# Using modular arithmetic, how can one quickly find the natural number n for which $n^5 = 27^5 + 84^5 + 110^5 + 133^5$?

Using modular arithmetic, how can one quickly find the natural number n for which $n^5 = 27^5 + 84^5 + 110^5 + 133^5$?

I tried factoring individual components out, but it seemed really tedious.

• It's easy to get $n\equiv0\pmod2$ and $n\equiv4\pmod5$ but I think the easiest way to find $n$ is to ditch modular arithmetic and just find those 5th powers. – Gerry Myerson May 3 '12 at 23:50
• So why don't you just add them up and take a fifth root? Do you have a purpose? – Chris K. Caldwell May 3 '12 at 23:52
• Since when does math have to have a purpose? – Mark Adler May 4 '12 at 4:06

## 2 Answers

If there is such an $n$, it must be a multiple of 6 and 1 less than a multiple of 5, and it must exceed 133 but not by a whole lot, so my money's on 144.

• Your money's safe. :-) – Brian M. Scott May 4 '12 at 0:09
• Adding to Gerry's answer, quantifying how much $n$ can exceed $133$ can be done as follows. $n^5 = (27^5 + 84^5 + 110^5 + 133^5) < 133^5 (0.3^5 + 0.7^5 + 0.9^5 + 1)$. Some trivial bounds gives us $0.3^5 < 0.1$, $0.7^5 < 0.2$ and $0.9^5 < 0.7$. Hence, $n^5 < 133^5 (0.1 + 0.2 + 0.7 + 1) = 2 \times 133^5$. Hence, $n$ can be atmost $133 \times 2^{1/5}$ greater than $133$. $2^{1/5} < 2^{1/4} < \sqrt{1.44} = 1.2$. Hence, $134 \leq n \leq 133 \times 1.2$. Also, $n \equiv -1 \mod 5$ and $n \equiv 0 \mod 6 \implies n \equiv 24 \bmod 30$. And, $n = 144$ is the only one in $\{134,\ldots 159\}$. – user17762 May 4 '12 at 0:34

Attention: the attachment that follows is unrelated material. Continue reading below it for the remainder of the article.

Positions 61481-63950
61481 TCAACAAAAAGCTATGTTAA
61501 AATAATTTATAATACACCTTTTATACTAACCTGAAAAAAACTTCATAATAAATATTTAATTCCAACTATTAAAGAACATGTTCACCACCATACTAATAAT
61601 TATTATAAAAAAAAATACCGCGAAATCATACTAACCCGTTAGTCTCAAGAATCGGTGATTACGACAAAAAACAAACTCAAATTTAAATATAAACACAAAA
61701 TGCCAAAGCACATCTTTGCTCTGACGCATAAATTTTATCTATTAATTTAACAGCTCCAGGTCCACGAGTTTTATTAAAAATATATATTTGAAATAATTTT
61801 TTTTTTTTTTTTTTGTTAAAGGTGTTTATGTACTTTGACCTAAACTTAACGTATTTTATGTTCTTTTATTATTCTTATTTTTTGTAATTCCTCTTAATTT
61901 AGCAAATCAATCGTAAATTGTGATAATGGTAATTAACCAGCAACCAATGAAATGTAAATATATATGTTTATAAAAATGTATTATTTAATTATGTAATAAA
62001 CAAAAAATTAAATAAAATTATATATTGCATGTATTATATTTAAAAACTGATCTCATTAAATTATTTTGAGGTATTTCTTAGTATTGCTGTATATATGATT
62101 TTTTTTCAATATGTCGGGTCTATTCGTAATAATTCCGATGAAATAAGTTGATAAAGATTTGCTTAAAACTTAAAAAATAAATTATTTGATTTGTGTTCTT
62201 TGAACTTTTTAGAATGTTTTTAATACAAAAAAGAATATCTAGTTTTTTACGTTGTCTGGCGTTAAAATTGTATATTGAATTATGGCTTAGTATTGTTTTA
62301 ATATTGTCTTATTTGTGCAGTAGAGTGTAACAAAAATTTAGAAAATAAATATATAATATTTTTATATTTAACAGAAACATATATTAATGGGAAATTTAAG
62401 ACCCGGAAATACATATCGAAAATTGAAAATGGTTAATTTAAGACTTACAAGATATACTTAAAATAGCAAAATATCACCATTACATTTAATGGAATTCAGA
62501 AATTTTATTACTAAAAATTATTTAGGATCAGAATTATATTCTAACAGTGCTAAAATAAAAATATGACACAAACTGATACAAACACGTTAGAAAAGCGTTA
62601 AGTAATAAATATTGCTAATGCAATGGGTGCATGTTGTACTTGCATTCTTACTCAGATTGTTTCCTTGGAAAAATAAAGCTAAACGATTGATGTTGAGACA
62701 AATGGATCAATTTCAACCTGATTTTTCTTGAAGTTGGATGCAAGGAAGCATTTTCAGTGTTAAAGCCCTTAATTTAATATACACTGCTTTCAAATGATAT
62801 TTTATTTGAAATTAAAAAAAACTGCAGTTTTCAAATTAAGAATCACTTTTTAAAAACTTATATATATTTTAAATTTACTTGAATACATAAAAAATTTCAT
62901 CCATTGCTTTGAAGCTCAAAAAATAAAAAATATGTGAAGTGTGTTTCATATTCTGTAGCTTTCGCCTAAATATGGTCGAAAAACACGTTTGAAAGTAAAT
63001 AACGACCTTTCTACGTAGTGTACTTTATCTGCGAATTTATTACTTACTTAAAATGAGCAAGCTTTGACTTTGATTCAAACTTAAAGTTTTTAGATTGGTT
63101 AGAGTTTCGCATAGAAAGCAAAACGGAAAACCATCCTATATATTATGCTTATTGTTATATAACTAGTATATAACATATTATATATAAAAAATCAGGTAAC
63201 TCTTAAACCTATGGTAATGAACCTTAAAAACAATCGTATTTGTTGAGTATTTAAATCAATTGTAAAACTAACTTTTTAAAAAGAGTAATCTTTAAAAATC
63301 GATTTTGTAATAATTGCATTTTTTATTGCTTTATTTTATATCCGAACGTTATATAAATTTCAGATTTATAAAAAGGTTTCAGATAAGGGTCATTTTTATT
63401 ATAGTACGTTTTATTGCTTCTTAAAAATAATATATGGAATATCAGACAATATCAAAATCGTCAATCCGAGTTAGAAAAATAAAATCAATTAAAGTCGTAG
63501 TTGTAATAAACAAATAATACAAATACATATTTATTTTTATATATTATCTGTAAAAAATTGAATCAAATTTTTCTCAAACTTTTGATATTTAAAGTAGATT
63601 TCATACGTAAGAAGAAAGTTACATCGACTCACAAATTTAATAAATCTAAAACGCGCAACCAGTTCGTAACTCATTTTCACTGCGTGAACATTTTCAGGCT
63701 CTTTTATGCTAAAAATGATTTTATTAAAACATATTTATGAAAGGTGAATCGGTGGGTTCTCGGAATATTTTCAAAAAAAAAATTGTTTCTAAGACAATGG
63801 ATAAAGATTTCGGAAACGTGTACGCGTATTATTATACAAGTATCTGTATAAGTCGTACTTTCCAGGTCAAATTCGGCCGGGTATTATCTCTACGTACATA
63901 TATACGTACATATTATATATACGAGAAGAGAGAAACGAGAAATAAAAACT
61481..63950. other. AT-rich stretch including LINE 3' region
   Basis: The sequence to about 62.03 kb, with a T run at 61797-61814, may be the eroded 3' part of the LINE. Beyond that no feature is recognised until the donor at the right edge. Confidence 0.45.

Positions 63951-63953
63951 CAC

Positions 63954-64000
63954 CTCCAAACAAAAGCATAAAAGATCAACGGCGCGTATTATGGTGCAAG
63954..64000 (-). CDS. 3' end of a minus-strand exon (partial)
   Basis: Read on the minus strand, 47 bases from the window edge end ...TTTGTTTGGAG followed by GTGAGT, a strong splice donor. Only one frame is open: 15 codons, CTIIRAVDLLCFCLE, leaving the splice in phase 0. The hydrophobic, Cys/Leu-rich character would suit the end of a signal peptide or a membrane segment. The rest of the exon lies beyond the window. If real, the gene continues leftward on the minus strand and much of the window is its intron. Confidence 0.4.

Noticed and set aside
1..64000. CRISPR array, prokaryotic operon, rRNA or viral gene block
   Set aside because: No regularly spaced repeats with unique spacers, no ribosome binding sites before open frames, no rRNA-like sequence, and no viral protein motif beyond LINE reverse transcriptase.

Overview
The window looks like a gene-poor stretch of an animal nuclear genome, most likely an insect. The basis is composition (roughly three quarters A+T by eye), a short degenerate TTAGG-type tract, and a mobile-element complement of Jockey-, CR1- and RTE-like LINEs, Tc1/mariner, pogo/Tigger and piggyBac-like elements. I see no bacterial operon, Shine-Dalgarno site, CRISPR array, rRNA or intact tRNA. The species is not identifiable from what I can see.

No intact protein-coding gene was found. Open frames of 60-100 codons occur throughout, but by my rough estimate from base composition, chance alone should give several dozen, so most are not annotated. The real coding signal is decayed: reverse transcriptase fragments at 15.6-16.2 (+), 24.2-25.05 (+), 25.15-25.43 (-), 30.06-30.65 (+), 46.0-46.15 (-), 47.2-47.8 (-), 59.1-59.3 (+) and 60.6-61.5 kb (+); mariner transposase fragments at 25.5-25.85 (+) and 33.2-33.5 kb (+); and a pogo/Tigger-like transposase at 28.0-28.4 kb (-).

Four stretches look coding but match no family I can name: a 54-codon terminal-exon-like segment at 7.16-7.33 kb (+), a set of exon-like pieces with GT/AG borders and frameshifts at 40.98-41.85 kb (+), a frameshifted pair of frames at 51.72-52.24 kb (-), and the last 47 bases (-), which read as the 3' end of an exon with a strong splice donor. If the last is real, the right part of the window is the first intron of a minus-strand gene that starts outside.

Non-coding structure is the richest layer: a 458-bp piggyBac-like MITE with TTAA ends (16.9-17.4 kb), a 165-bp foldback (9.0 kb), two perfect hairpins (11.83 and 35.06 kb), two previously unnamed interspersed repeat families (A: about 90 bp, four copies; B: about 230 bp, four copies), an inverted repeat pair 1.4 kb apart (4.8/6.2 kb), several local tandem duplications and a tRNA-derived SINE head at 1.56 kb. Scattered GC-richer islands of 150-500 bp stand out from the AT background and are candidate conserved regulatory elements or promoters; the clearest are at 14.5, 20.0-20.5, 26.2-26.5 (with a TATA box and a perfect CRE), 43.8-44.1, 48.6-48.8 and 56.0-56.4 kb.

• Further, more strongly, it is very easy to show that $\rm\:n\equiv 1\pmod{13},\:$ viz. $$\rm n^5 \equiv 1^5\!+6^5\!+6^5\!+3^5\equiv 1\!+\!2\!+\!2\!-\!4\equiv 1\:\Rightarrow \rm\:n^5 \equiv 1\equiv n^{12}\:\Rightarrow\: 1 \equiv n^{(5,12)}\! = n$$ – Bill Dubuque May 4 '12 at 0:37
• Thank you! Narrowing down the options makes sense. @Bill, why does $n^5 \equiv 1 \equiv n^{12}$, or more specificially, why is $1 \equiv n^{12}$? – David Faux May 4 '12 at 15:52
• @DavidFaux The calculation shows that, mod $\rm 13,\:$ $\rm\:n^5\equiv 1.\:$ Thus $\rm\:n\not\equiv 0,\:$ so by little Fermat, $\rm\:n^{12}\equiv 1\pmod{13}.\:$ Since $\rm (5,12) = 1\:$ there are integers $\rm\: J,K\:$ such that $\rm\:5J+12K = 1.\:$ Thus $$\rm\ n^1\equiv n^{5J+12K}\equiv (n^5)^J (n^{12})^K\equiv 1^J 1^K \equiv 1\:\ (mod\ 13)$$ More generally, see my posts on order ideals. – Bill Dubuque May 4 '12 at 17:26

Tabulating the expression with respect to low primes:

$\bmod 2: 27^5 + 84^5 + 110^5 + 133^5 \equiv 1^5 + 0^5 + 0^5 + 1^5 \equiv 0 \implies n\equiv 0$

$\bmod 3: 27^5 + 84^5 + 110^5 + 133^5 \equiv 0^5 + 0^5 + -1^5 + 1^5 \equiv 0 \implies n\equiv 0$

$\bmod 5: 27^5 + 84^5 + 110^5 + 133^5 \equiv 2^5 + (-1)^5 + 0^5 + (-2)^5 \equiv -1 \implies n^5 \equiv n\equiv -1$

Collecting these gives $n\equiv 24\bmod 30$, which already points at $144$

$\bmod 7: 27^5 + 84^5 + 110^5 + 133^5 \equiv (-1)^5 + 0^5 + (-2)^5 + 0^5 \equiv -1+3 \equiv 2 \equiv n^5\equiv n^{-1} \implies n \equiv 4$

This confirms that $144$ is the only possible solution in range; the next modular equivalence solution would be far out of range at $144+210 = 354$.